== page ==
Worried that insects may have been left out? There is also a subgroup of weird crime fiction titles for me which all have one of two things in common. It also surprised me to discover that there is not only one mystery novel named A Trout in the Milk , but there are in fact three! So there we have it, a whistle stop tour of some of the unusual and wacky names authors have given to their mystery novels.

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    And it is a little bit sad that nowadays mystery titles are by and large much more conventional and at times formulaic. The following are the titles of French translations of some books by L. Like Liked by 2 people. The thing with Vegetable Duck is that it is the exception that proves the rule for Rhode… ooh, I feel a blog post of my own coming on. Thanks for the inspiration.

    Like Liked by 1 person. Looking forward to reading your post, as titles are quite often an overlooked but quite interesting aspect of the reading experience. This post had me laughing out loud, fantastic. It reminds me of a great lecture I went to last year of a friend who is doing a PHD in the theology of monsters super interesting topic!

    Like Liked by 3 people. Glad you enjoyed the post. A PhD in Monster Theology does sound pretty cool, though Bigfoot Erotica does seem a little disturbing to say the least. Think my interest in monsters is probably more in the regions of Monsters Inc. To think that there is more than one writer producing the stories is a chilling thought enough!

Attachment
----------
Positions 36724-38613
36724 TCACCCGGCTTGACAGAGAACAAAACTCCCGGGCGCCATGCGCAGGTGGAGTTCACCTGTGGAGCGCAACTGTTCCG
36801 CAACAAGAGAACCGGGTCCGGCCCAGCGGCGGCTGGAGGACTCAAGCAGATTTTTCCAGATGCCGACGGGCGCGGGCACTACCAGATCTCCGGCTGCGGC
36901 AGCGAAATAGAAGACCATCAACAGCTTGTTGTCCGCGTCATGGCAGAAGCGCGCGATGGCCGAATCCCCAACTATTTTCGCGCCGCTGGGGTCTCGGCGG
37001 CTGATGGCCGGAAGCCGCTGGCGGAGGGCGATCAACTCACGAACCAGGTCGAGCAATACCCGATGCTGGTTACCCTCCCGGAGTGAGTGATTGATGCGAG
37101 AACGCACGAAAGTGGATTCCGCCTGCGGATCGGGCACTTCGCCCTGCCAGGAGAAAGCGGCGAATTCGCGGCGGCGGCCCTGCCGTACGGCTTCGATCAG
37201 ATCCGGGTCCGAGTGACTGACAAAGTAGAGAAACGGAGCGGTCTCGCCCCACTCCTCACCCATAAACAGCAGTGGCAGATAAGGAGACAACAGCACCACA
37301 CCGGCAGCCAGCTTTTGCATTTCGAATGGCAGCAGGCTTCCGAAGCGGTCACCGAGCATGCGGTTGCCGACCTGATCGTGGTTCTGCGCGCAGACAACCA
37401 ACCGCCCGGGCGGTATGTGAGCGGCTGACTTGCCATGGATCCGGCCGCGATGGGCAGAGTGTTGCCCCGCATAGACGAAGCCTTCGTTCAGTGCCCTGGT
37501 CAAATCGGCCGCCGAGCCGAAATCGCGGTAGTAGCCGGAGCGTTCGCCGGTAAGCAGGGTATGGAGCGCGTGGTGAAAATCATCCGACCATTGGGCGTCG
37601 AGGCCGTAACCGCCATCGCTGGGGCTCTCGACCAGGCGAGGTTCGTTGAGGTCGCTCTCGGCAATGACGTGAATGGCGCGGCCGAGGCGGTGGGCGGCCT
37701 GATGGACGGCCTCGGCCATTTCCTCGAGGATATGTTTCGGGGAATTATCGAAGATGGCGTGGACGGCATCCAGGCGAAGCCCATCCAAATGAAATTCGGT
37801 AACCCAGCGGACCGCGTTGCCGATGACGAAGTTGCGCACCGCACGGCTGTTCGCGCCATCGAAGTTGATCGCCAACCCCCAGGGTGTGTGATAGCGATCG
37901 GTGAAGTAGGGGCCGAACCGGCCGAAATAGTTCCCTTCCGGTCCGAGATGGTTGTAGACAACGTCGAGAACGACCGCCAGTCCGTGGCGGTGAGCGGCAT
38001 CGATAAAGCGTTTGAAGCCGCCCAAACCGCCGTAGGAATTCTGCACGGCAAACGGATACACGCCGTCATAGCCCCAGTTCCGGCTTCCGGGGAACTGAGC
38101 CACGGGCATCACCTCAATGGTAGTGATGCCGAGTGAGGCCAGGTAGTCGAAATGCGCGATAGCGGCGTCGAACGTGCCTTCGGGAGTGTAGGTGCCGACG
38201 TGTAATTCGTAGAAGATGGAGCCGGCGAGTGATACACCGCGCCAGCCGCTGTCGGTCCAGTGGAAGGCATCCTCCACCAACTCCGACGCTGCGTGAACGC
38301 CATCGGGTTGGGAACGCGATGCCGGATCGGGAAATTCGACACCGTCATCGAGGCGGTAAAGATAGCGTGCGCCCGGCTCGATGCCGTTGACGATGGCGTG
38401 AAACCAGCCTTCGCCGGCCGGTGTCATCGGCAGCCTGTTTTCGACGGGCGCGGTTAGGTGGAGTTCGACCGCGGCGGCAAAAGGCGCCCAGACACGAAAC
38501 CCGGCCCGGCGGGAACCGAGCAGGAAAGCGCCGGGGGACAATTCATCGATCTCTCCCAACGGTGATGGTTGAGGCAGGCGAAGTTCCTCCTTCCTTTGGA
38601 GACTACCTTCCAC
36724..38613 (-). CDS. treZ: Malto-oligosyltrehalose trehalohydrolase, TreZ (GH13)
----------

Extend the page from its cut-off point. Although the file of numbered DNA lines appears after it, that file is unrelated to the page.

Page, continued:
Étrange suicide dans une Fiat rouge à faible kilométrage

    And what exactly is that? Studying the religions that are formed around monsters…or the religions that monsters follow themselves? And give me an example of either, please. Sometimes there are fields of study I would rather not know exist, but this is too bizarre for me to remain unenlightened. And I only started reading his Ramble House stable-mate Max Afford because I was intrigued by the sheer oddness of the title Owl of Darkness …but some of these choices are nevertheless rather difficult to understand The Girl with a Squint Really, Georges?

    Excellent topic, I shall keep an eye out…. Or perhaps he did and that title was an improvement on the original? The amount of older mysteries which began with The Girl… really surprised me and to be honest I think they often finished the titles off much more originally than they do nowadays. Was It a Ghost? There are lots more! One of my favorite bizarre titles that also happens to be a very good mystery is Diabolic Candelabra by E.